Fears over the coronavirus have led to the cancellation of the biggest annual trade show at McCormick Place, and soon others may follow as the city misses out on millions of dollars.
An estimated $77 million will be lost after the Inspired home show, originally scheduled to begin on March 14, was canceled.
From trade shows to hotels to tours—the cost of the coronavirus runs deep.
“We’ve been watching this situation unfold for more than a month,” said Vice President of the International Housewares Association Leana Salamah.
In its 82-year history, the Inspired home show - McCormick Place’s largest annual event - has never canceled.
This time though, organizers decided to cancel the show that would have attracted 52,000 visitors to Chicago, with up to 40% of attendees from overseas.
“Looking at bringing 130 countries together in one place right now when you have a virus that seems to pop up somewhere new every day, didn’t seem like a very good idea,” Salamah said.
Show organizers said they’re working with exhibitors to recoup freight and shipping costs.
But the home show isn't only the beginning.
“Basically, our year-long work is being affected,” said Carlos Garcia with the A+ Puerto Rico Educational Tours.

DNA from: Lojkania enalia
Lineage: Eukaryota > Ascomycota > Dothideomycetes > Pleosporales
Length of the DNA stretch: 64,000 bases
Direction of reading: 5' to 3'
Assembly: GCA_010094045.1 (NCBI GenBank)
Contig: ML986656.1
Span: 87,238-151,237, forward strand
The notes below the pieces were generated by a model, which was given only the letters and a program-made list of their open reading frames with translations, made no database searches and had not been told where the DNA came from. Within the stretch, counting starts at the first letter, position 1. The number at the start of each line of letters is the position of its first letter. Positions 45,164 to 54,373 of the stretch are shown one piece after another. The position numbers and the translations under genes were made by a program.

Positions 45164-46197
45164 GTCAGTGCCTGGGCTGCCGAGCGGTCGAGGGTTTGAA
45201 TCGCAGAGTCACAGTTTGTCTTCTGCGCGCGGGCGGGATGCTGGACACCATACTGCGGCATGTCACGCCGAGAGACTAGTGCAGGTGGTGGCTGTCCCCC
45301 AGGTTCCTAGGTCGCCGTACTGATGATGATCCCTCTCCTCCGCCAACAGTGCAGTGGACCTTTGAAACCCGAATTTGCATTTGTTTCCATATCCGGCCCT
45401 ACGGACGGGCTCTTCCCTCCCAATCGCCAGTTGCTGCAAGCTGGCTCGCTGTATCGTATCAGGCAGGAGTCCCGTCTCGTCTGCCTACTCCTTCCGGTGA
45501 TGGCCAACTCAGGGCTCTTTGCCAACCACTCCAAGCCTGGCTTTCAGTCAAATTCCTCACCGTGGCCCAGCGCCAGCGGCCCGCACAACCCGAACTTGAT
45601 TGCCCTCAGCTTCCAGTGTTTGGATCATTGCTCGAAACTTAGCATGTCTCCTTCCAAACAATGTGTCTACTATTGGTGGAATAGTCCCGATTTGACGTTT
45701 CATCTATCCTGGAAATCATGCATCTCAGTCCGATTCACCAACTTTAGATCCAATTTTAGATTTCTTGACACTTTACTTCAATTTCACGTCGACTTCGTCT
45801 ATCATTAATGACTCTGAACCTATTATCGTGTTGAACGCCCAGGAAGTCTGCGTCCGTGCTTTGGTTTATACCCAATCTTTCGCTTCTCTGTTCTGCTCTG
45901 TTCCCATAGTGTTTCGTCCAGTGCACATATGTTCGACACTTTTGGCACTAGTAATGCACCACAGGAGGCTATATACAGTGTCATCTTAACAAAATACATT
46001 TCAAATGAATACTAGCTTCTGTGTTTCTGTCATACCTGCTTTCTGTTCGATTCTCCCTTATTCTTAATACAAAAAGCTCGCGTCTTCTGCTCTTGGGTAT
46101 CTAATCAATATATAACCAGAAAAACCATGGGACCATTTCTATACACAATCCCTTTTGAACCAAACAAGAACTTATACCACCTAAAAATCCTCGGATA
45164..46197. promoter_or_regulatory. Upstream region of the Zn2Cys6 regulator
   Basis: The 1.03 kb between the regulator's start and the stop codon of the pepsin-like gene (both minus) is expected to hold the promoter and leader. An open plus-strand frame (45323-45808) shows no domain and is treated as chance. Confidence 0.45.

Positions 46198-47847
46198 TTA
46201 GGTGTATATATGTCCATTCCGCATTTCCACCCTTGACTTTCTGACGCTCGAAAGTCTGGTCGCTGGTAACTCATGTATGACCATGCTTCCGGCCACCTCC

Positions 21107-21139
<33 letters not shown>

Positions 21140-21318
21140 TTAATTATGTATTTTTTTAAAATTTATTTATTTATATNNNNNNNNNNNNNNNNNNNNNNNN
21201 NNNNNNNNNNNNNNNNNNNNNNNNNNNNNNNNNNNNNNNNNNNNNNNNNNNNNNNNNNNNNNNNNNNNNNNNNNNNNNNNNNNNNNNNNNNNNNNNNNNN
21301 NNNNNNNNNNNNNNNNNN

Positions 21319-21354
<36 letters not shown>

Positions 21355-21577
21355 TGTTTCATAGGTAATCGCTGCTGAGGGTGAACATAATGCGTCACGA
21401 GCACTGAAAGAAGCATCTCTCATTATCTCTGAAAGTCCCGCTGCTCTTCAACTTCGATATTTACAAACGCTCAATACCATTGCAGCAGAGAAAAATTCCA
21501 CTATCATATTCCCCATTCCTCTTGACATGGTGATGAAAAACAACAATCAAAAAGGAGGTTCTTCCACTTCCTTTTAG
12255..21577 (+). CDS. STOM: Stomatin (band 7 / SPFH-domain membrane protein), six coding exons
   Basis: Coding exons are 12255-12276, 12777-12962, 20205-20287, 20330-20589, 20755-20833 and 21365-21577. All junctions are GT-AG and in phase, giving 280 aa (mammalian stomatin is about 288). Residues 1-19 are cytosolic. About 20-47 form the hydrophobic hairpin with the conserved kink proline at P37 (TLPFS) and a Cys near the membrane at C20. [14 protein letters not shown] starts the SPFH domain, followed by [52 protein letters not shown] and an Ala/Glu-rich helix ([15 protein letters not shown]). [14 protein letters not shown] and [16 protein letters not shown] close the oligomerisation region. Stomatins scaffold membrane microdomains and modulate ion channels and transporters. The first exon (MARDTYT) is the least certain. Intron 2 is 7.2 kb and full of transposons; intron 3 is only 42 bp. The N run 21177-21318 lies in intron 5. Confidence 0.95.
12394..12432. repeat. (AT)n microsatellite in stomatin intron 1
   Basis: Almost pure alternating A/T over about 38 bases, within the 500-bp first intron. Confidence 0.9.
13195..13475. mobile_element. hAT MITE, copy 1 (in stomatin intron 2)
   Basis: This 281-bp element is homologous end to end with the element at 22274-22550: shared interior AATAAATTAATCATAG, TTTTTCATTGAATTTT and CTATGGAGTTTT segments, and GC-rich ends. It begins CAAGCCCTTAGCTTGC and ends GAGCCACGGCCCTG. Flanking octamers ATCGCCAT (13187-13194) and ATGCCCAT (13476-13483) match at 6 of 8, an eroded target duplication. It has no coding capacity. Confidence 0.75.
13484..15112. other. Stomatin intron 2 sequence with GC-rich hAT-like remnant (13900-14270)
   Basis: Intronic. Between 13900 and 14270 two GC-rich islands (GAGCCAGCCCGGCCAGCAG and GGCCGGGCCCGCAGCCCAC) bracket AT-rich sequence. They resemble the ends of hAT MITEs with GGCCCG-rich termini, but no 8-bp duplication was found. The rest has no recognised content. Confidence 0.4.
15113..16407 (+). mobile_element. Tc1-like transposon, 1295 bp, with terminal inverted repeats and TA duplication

Garcia said his Puerto Rico-based summer tours to Chicago are in limbo and this could be one of his last student groups to visit the city until further notice.
As some students visit the Art Institute of Chicago, the museum has suspended travel for its staff to medium and high-risk locations— like China, Italy, Iran and South Korea.
Staff travel at the Field Museum has also been suspended to those countries, although both museums say exhibitions and events haven’t been affected.
The Field Museum said it was also taking precautions to ensure facilities were properly disinfected.
Also on Tuesday, the Chicago Roboto Conference—a tech event for android developers from around the world—canceled its downtown event due to the virus. The conference was set to take place in September.
The American Lung Association in Greater Chicago's Fight for Air Climb at the Presidential Towers, which was set to take place Sunday, was also canceled.
“As always, the health and well-being of Lung Association event participants, volunteers, staff and partners, as well as the residents of our host and partner, remains our top priority,” Kristen Young, executive director of the Lung Association, said in a statement. “Presidential Towers has been a partner and host of the Lung Association’s Fight for Air Climb for 11 years and we are sensitive to their concerns of those that live in the 2,346 apartments that call Presidential Towers their home."